the gradients of the output of func w.r.t. to `inputs[0]`

.

```
from functorch import grad
x = torch.randn([])
cos_x = grad(lambda x: torch.sin(x))(x)
assert torch.allclose(cos_x, x.cos())
# Second-order gradients
neg_sin_x = grad(grad(lambda x: torch.sin(x)))(x)
assert torch.allclose(neg_sin_x, -x.sin())
```

When composed with `vmap`

, `grad`

can be used to compute per-sample-gradients:

```
from functorch import vmap
batch_size, feature_size = 3, 5
def model(weights,feature_vec):
# Very simple linear model with activation
assert feature_vec.dim() == 1
return feature_vec.dot(weights).relu()
def compute_loss(weights, example, target):
y = model(weights, example)
return ((y - target) ** 2).mean() # MSELoss
weights = torch.randn(feature_size, requires_grad=True)
examples = torch.randn(batch_size, feature_size)
targets = torch.randn(batch_size)
inputs = (weights,examples, targets)
grad_weight_per_example = vmap(grad(compute_loss), in_dims=(None, 0, 0))(*inputs)
```

### vjp

The `vjp`

transform applies `func`

to `inputs`

and returns a new function that

computes vjps given some `cotangents`

Tensors.

```
from functorch import vjp
outputs, vjp_fn = vjp(func, inputs); vjps = vjp_fn(*cotangents)
```

### jvp

The `jvp`

transforms computes Jacobian-vector-products and is also known as

“forward-mode AD”. It is not a higher-order function unlike most other transforms,

but it returns the outputs of `func(inputs)`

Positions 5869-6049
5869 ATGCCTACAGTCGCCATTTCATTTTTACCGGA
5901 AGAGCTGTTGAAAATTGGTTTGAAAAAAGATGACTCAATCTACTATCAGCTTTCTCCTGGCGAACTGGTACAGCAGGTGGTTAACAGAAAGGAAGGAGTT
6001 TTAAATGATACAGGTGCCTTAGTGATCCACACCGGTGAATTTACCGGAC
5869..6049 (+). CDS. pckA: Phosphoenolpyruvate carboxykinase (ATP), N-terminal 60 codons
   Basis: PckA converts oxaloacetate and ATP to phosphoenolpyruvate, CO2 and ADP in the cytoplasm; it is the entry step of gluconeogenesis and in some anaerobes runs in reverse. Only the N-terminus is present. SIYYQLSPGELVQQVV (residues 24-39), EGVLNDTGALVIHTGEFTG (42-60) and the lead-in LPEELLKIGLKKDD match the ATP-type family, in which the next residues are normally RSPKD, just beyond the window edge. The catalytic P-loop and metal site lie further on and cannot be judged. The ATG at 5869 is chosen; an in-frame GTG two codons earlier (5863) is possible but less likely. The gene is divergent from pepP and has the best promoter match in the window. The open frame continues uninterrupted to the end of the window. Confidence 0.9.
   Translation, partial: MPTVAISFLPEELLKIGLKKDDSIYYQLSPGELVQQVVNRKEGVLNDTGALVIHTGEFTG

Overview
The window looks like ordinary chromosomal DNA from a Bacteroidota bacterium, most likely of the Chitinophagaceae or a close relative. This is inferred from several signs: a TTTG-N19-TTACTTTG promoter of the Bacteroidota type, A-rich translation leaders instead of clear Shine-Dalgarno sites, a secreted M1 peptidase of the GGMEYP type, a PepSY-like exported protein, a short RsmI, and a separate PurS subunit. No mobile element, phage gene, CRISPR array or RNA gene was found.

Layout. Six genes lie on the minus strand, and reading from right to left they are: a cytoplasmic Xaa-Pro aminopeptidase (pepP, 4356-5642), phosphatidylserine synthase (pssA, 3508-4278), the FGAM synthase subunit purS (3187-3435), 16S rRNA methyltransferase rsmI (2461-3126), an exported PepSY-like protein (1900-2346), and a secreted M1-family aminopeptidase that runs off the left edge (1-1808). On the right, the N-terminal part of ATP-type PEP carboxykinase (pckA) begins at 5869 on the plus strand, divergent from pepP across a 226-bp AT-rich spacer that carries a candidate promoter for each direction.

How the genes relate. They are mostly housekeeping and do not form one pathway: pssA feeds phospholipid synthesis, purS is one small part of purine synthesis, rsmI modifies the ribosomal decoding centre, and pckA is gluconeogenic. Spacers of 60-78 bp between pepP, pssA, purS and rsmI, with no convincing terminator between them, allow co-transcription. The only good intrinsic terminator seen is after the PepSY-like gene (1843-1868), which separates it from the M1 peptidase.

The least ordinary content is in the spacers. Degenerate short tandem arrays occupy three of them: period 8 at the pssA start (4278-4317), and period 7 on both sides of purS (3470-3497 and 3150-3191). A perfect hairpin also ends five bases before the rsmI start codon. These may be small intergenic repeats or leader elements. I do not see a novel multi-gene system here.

as well as the `jvp`

s.

```
from functorch import jvp
x = torch.randn(5)
y = torch.randn(5)
f = lambda x, y: (x * y)
_, output = jvp(f, (x, y), (torch.ones(5), torch.ones(5)))
assert torch.allclose(output, x + y)
```

### jacrev, jacfwd, and hessian

The `jacrev`

transform returns a new function that takes in `x`

and returns the

Jacobian of `torch.sin`

with respect to `x`

using reverse-mode AD.

```
from functorch import jacrev
x = torch.randn(5)
jacobian = jacrev(torch.sin)(x)
expected = torch.diag(torch.cos(x))
assert torch.allclose(jacobian, expected)
```

Use `jacrev`

to compute the jacobian. This can be composed with vmap to produce

batched jacobians:

```
x = torch.randn(64, 5)
jacobian = vmap(jacrev(torch.sin))(x)
assert jacobian.shape == (64, 5, 5)
```

`jacfwd`

is a drop-in replacement for `jacrev`

that computes Jacobians using

forward-mode AD:

```
from functorch import jacfwd
x = torch.randn(5)
jacobian = jacfwd(torch.sin)(x)
expected = torch.diag(torch.cos(x))
assert torch.allclose(jacobian, expected)
```

Composing `jacrev`

with itself or `jacfwd`

can produce hessians:

```
def f(x):
return x.sin().sum()
x = torch.randn(5)
hessian0 = jacrev(jacrev(f))(x)
hessian1 = jacfwd(jacrev(f))(x)
```

The `hessian`

is a convenience function that combines `jacfwd`

and `jacrev`

:

```
from functorch import hessian
def f(x):
return x.sin().sum()
x = torch.randn(5)
hess = hessian(f)(x)
```

### Tracing through the transformations